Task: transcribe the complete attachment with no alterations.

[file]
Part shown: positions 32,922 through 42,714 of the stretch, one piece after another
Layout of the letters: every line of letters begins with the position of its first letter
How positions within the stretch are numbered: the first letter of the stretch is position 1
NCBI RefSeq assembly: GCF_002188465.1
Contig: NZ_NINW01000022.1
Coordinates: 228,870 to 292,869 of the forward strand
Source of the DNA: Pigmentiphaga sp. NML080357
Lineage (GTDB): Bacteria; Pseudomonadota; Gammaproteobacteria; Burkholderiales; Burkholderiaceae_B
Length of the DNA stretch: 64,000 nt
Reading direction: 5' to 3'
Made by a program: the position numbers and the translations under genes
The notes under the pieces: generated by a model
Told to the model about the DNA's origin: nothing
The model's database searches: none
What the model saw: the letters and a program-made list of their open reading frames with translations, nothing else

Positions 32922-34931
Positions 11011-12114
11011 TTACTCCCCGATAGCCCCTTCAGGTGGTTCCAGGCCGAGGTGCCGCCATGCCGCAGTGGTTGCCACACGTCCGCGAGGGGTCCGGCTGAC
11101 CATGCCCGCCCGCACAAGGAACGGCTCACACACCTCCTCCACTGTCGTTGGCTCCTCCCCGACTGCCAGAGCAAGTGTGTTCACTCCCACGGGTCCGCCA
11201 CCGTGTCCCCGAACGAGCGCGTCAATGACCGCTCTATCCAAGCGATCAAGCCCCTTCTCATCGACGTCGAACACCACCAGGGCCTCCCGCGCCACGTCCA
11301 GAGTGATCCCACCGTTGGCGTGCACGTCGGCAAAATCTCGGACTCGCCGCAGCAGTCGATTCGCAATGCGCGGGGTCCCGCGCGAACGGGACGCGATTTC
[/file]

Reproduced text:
Part shown: positions 32,922 through 42,714 of the stretch, one piece after another
Layout of the letters: every line of letters begins with the position of its first letter
How positions within the stretch are numbered: the first letter of the stretch is position 1
NCBI RefSeq assembly: GCF_002188465.1
Contig: NZ_NINW01000022.1
Coordinates: 228,870 to 292,869 of the forward strand
Source of the DNA: Pigmentiphaga sp. NML080357
Lineage (GTDB): Bacteria; Pseudomonadota; Gammaproteobacteria; Burkholderiales; Burkholderiaceae_B
Length of the DNA stretch: 64,000 nt
Reading direction: 5' to 3'
Made by a program: the position numbers and the translations under genes
The notes under the pieces: generated by a model
Told to the model about the DNA's origin: nothing
The model's database searches: none
What the model saw: the letters and a program-made list of their open reading frames with translations, nothing else

Positions 32922-34931
Positions 11011-12114
11011 TTACTCCCCGATAGCCCCTTCAGGTGGTTCCAGGCCGAGGTGCCGCCATGCCGCAGTGGTTGCCACACGTCCGCGAGGGGTCCGGCTGAC
11101 CATGCCCGCCCGCACAAGGAACGGCTCACACACCTCCTCCACTGTCGTTGGCTCCTCCCCGACTGCCAGAGCAAGTGTGTTCACTCCCACGGGTCCGCCA
11201 CCGTGTCCCCGAACGAGCGCGTCAATGACCGCTCTATCCAAGCGATCAAGCCCCTTCTCATCGACGTCGAACACCACCAGGGCCTCCCGCGCCACGTCCA
11301 GAGTGATCCCACCGTTGGCGTGCACGTCGGCAAAATCTCGGACTCGCCGCAGCAGTCGATTCGCAATGCGCGGGGTCCCGCGCGAACGGGACGCGATTTC